Friday, April 5, 2013

4/4 Time

What if each day were a fatefully mapped series of random encounters arranged according to some rhythm and plot not directed by you but by some auteur like Luis Bunuel who has taken an interest in your life, and may even be the boring genius who's scripting and shooting the cinema of your dreams?

This is not an original idea, but some days do seem to march along in 4/4 time gathering ingredients like a scavenger hunt.  I once promoted March 4th as that sort of march-forth day. Maybe it was always 4/4, a pair of hoofers and a cane dancing offstage in a buck and wing...

Some of today's ingredients:
Listening to half of a James Taylor/Carole King "Live at the Troubadour" CD, and learning that JT wrote "Sweet Baby James"not for himself but as a cowboy lullaby for his infant nephew.

Spending several hours reading and writing about Of Mice and Men and learning that its original title was "Something That Happened."

Taking a late afternoon walk down to Spy Pond, passing a tuning-up mockingbird on a chimney and on the shore of the shining blue waters of the pond, encountering a small box turtle, head and appendages tucked inside.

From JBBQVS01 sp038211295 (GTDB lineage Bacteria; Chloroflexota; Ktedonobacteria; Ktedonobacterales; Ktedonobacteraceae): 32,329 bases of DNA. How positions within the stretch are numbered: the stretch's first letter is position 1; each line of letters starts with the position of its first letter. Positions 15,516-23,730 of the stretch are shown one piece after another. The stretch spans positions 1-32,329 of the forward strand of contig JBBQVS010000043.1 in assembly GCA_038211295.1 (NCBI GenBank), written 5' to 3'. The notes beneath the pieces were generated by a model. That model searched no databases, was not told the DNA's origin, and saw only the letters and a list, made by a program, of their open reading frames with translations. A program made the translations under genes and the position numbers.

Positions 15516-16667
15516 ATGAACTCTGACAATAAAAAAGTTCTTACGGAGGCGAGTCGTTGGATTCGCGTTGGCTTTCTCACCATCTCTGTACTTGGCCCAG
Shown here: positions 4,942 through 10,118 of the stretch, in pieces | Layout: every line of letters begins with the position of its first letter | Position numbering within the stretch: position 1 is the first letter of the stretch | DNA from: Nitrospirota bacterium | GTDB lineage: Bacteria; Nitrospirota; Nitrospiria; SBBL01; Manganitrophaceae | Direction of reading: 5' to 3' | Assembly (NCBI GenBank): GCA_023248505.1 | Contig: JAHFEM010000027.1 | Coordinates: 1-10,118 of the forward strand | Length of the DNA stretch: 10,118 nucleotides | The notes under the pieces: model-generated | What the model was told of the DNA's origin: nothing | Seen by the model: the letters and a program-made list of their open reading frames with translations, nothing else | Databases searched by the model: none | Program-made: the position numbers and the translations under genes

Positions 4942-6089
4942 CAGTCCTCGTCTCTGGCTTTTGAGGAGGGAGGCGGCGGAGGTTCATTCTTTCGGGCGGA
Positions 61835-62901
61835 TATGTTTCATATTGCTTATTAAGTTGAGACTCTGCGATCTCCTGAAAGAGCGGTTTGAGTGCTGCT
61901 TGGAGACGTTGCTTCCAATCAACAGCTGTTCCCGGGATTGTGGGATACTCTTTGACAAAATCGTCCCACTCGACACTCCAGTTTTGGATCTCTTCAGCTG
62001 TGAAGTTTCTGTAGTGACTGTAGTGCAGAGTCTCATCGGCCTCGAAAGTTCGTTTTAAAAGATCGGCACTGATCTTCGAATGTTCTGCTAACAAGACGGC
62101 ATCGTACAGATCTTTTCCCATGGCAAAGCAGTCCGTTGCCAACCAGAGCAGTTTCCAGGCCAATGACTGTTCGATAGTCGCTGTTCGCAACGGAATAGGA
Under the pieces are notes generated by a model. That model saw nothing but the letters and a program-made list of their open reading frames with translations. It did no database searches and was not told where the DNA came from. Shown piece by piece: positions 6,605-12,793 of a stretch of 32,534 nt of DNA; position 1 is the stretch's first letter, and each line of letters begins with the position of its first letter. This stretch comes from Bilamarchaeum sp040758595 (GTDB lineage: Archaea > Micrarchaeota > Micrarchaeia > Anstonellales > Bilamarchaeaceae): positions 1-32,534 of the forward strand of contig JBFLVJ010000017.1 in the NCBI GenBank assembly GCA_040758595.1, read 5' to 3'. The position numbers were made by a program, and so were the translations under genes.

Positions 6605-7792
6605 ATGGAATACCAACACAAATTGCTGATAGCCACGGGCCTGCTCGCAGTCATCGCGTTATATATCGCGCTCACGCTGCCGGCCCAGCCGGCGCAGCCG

Taking a second later afternoon walk with Carol to Spy Pond, encountering the same box turtle again and happily--having looked  in vain for them earlier--coming upon my favorite couple: a male wood duck and a female mallard who are inseparable. This is not all that uncommon, according to other citations on the Net, but it's a first for me. And this time we had a little drama. The wood duck was getting very agitated, piping away excitedly about something, which turned out to be an approaching male mallard. However, rather than snatching the hen away from this species robber, the mallard drake got chased away by the smaller wood duck. The two then calmly stepped ashore while the drake sailed bemusedly by.

And finally, after the dishes, Matt and I watching approximately half of Bunuel's "Discreet Charm of the Bourgeoisie" with its graceful flow of random events, including a squadron of soldiers delaying their departure in a crisis to allow a young sergeant to tell his dream. That's what I'm talking about.

—Old Hatch

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